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When To Make Adjustments To Your Trading Plan

Well, it’s been a few days since I went vegan after watching The Game Changers. Again, I’m not trying to turn you into a plant-based eater or anything…

… but so far, it’s been working out really well for me.

Maybe, it’s the new healthy lifestyle… or perhaps I’m just more in tune with my thoughts — approaching the market with a well-developed plan — that has allowed me to pull in profits like these…

… for the most part, I’m going to be staying the course and feasting on profits, as well as delicious meals like this:

The point is, as traders, we’re always exploring ideas to improve our trading performance and maximize our profits.

Going vegan is just one off-the-court adjustment I’ve made…

… but trading regularly, there are times where we have to make split-second adjustments and decide whether we want to still be in a trade or not.  

Today, I want to review a real money trade and show you how you can adapt in real-time.

Knowing when to let it ride… and when to cash out

Part of being a great trader is knowing when you’re right… and when you’re wrong.

I can’t tell you how many times — over the years — where I turned a winner into a loser… and I’ve learned over the years that sometimes sticking to your plan too much can lead you to trouble.

More specifically, if something changes… and you don’t adjust your plan, that’s what could land you into some trouble.

I was bullish on the stock, and the overall market. More specifically, I noticed BABA was right around a trendline. BABA has held that trend line really well before and bounced off nicely back in August.

This time around, I was expecting that same pattern to hold… and what do you know? (*Spoiler alert: It bounced off the trend line and continue higher, just as I suspected.)

So the other day (October 8), I placed a strategic bet on BABA — a vertical spread — that limited my downside risk and allowed me to collect a premium. If you need a refresher on vertical spreads, read this post.

The only thing that I needed to happen was for BABA to stay above $165.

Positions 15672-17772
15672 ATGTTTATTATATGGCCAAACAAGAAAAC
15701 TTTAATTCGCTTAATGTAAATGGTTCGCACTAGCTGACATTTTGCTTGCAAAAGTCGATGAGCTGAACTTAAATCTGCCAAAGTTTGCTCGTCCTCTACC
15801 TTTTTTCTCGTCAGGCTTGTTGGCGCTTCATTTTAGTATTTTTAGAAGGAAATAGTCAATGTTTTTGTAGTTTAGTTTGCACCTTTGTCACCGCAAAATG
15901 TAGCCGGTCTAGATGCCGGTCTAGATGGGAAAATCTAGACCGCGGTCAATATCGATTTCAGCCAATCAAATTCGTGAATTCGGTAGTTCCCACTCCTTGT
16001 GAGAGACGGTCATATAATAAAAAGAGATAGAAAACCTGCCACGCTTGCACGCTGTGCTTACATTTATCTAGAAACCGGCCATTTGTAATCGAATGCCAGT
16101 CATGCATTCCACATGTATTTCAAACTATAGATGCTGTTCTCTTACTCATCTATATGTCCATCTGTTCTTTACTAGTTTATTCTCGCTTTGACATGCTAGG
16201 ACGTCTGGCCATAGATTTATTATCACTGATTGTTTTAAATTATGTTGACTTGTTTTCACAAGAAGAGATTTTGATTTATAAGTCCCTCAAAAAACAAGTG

At the time, BABA was trading around $163.86 — but here I was placing a bet that BABA was going to be above $165 by the end of the week (the options I sold had an expiration date on Oct. 11).

That said, this was a riskier bet because I felt strongly about the trendline and would head up into the weekend.

Now, with the vertical spread trade, my profits are limited to the amount of net premium collected.

So, the quick math here is 100 * 100 * ($1.20) = 100 contracts * 100 multiplier for options * net credit = $12,000.

Making Adjustments

So let’s put this into perspective…

… I knew exactly how much I was risking… and my exact profit potential.

Of course, I was expecting BABA to have a massive move and bounce off the trendline hard — staying well above $165 before my options expired.

However, it’s trading… and we don’t always get the move we want.

Yesterday, BABA was trading at $167.29… and I was sitting in a $6,400 windfall.

With just one day until expiration, it would really be a gamble if I decided to hold onto the trade… even though I was bullish on BABA and the market headed into the weekend.

So in real-time, the decision I had to make was to either take the $6,400 winner… or risk $13,000 to make an additional $5,600.

At the time, the risk-reward to hold onto the position didn’t make a lot of sense. Maybe if I had some more time, say the expirations expired 2-3 days instead of 1 day… I would’ve considered holding onto them.

I took my windfall and moved on.

So what’s the key takeaway from all this?

Even if you have a trading plan, you still need to make adjustments and weigh your risk-reward.

For example, let’s say you’re long 1,000 shares of a stock at $25 per share.

If the stock drops to $23, you stop out of your position.

You only want to take profits if it gets to $29 per share.

Now, let’s say the stock gets to $28.00… and there’s an upcoming earnings event for the company (a volatile event).

You have to weigh your risks here or make necessary adjustments… you can either:

  • Buy put options to hedge your position
  • Set a stop loss at a price you see fit
  • Take profits
  • Take partial profits and move your stop higher

I get it… it’s difficult to understand at first… but if you need a strategy that simplifies all that for you — check out this short training clip.

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